Our Initial Trial Of 30 GroBucket Sites

Ultimately, we settled on trying out the GroBucket solution.

Initially, we put in for 30 GroBucket units and would assess our future purchases based on the initial trial.  We also continued to use our fabric grow bags, side by side.

We wanted to see what we could do with the GroBuckets, so we planned several types of plants to grow in them.  Our initial trial comprised of:

  • Tomatoes
  • Peppers
  • Eggplants
  • Ground Cherries
  • Brassica (Brocolli & Cauliflower)
  • Potatoes

Needless to say, it didn’t take long until we were completely sold on the product.

Everything we grew in the GroBuckets was far and away better.  Our harvests were larger, our plants were healthier and we had very few problems with the system.

It was also immediately apparent how much more work we had to put into our fabric grow bags.  For every one GroBucket watering, we had to do three or four waterings of the fabric grow bags.

As for water utilization, we got exactly what we wanted.  Our water usage went way down and for the first time, we didn’t have to use our expensive home water on our garden.

Even our root vegetable test with potatoes worked out!  We were able to harvest around a dozen potatoes, which is about average for a 5 gallon bucket.  They tasted fine and were super easy to harvest.

Expanding The GroBucket Growing System

We quickly became “fans” of the GroBucket system.

The following year, we decided to replace almost all of our container growing with GroBuckets.  This brought our total GroBucket system up to around 70 containers.

Again, we had a great year.  We loved how easily we could expand the system.  We could just decide to spend the money and increase the container garden’s size.

The following year, we again expanded.  We were now above 100 GroBuckets, we had replaced all our container growing sites with them!

Even as we approached this many GroBuckets, we were still well within our rain water catchment systems capabilities.  We do have occasional problems during periods of drought, that’s the risk with rain water catchment.  We can easily get through these situation by self-delivering 150 gallons of water to our homestead, though.

We found it essential, being off the water grid, to outfit ourselves with the ability to self-deliver 150 gallons of water.  This is critical during periods of drought and sometimes to “kick start” our water supply in the very early season.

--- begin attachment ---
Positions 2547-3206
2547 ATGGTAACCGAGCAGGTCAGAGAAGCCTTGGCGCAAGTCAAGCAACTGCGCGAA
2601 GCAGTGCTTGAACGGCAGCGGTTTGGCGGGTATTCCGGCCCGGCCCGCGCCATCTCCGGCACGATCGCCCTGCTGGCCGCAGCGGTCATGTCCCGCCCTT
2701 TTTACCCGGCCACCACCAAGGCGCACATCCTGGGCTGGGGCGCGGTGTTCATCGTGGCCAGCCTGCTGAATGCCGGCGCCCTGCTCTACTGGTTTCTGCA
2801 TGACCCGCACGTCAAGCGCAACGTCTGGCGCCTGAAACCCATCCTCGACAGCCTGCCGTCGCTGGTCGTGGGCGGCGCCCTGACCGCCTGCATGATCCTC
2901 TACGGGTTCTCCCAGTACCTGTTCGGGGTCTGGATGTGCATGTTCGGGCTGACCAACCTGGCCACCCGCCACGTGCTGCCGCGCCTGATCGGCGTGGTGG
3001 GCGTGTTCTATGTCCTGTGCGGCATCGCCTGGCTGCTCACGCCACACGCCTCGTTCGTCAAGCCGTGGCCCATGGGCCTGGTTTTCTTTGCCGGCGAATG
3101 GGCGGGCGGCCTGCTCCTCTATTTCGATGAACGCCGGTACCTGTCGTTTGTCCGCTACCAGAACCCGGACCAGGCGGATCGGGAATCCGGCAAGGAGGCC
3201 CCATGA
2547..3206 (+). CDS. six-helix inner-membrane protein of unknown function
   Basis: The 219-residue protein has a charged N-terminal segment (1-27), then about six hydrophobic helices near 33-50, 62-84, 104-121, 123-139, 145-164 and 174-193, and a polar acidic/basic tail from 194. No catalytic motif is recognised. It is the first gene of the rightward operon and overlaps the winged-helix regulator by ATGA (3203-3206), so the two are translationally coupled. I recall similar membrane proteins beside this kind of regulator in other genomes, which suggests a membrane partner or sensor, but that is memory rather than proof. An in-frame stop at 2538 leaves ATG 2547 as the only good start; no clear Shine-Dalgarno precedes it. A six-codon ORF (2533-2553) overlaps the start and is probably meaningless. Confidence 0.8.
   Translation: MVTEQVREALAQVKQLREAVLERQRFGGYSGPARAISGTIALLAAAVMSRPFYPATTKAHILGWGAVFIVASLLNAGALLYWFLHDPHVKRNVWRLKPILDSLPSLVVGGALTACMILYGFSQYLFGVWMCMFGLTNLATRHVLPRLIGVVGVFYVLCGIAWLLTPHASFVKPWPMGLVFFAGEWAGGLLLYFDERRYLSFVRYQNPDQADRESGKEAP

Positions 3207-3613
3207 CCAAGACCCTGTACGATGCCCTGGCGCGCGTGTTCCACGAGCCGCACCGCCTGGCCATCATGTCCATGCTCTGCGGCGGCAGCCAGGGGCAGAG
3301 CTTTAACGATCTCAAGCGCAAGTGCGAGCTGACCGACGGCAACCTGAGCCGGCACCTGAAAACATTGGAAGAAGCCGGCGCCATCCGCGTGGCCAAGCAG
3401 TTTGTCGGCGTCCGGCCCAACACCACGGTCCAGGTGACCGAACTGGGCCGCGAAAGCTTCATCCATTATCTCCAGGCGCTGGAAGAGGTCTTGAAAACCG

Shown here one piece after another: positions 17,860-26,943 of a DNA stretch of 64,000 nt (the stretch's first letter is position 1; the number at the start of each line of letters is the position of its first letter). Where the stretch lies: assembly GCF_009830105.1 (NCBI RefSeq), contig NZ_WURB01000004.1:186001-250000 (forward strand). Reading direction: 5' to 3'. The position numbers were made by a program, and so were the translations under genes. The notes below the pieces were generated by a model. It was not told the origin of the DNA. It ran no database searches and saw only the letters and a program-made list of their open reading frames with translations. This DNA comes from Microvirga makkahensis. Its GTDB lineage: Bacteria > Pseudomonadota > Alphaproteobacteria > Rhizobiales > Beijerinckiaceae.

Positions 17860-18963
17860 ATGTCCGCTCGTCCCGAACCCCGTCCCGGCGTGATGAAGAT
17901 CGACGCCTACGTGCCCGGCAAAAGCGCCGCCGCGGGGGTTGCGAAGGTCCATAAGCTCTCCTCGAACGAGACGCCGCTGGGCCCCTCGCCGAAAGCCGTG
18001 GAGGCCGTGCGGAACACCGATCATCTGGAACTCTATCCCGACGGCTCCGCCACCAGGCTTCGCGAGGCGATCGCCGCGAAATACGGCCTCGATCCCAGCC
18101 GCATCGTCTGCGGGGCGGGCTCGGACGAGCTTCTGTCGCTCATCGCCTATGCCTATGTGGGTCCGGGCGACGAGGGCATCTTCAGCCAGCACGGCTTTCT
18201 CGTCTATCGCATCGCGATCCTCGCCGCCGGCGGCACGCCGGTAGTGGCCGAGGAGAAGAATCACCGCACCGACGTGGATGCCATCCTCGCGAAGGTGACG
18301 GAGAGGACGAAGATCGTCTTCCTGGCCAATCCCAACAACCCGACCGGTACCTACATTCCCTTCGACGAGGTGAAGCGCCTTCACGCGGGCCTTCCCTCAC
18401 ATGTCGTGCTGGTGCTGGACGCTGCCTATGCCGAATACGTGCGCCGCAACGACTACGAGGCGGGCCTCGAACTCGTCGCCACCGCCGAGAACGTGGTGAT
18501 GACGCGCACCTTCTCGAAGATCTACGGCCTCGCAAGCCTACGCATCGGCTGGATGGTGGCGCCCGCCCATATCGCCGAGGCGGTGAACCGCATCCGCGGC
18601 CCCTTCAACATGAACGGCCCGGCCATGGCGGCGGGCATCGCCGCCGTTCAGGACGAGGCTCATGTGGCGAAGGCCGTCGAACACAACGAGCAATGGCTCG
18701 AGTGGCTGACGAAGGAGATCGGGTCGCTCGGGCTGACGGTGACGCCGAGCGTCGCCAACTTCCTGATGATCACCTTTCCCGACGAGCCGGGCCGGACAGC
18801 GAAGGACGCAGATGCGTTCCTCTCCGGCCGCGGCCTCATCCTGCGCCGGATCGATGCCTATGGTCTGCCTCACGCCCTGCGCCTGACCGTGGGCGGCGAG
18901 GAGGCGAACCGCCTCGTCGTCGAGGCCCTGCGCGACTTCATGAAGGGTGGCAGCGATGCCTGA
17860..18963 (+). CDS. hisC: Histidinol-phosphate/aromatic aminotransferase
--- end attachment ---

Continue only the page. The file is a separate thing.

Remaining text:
As we got above 50 buckets, though, another problem started to emerge.  It became a bit cumbersome to water all those buckets.

We began to research how we could centrally irrigate the system.  The GroBucket system lends itself rather well to central irrigation, mostly because it requires you to level the water between the vessels.

Centrally Irrigating Our Off Grid GroBucket Garden

We have an in depth article on this subject, but we decided to centrally irrigate our GroBuckets.

Conceptually, what we wanted to achieve was a way to fill a singular reservoir and have this replenish the water levels in the individual buckets.  We wanted to go weeks in between watering, if possible.

With a little bit of ingenuity, and honestly not very much cost, we were able to achieve exactly that!  It was overall rather easy to centrally irrigate, and effectively automate, our GroBucket gardens!  It’s also 100% off-grid compatible!

This is our centrally irrigated greenhouse GroBucket garden.  It was worked flawlessly and can grow some amazing plants!

We also off-grid irrigated our GroBucket garden that we use on our deck.  This has been a fantastic system that can often go weeks in between watering!

I’ve had the desire to create a fully automated, mostly hands off garden for a very long time.  This central irrigation has essentially fulfilled that dream!  It is absolutely a dream to use this system.

We still operate a number of GroBuckets in the “traditional” fashion, watering them by hand.  We do this for our herbs and other plants that don’t tend to drink a lot of water.

Exploring Fertilization Techniques With GroBuckets

We have done some experimentation with fertilization and our GroBuckets over the several years that we have operated them.

In our container gardens, we have to be a bit concerned about our container soil’s fertility.  We re-use our soil from year to year, meaning it often is depleted in nutrients at the end of the year.  This means we have to put some focus on revitalizing our soil for use the following year.

The GroBuckets can be fertilized using traditional techniques (top fertilization), infusion of fertilizer with the soil and even techniques that look more like hydroponics systems.

We tried all of the above experiments to find out what we liked.  We have settled on treating them similarly to hydroponics systems.  This technique is also called fertigation.  We use our standard non-organic and liquid soluble fertilizer, the JR Peters brand of fertilizer.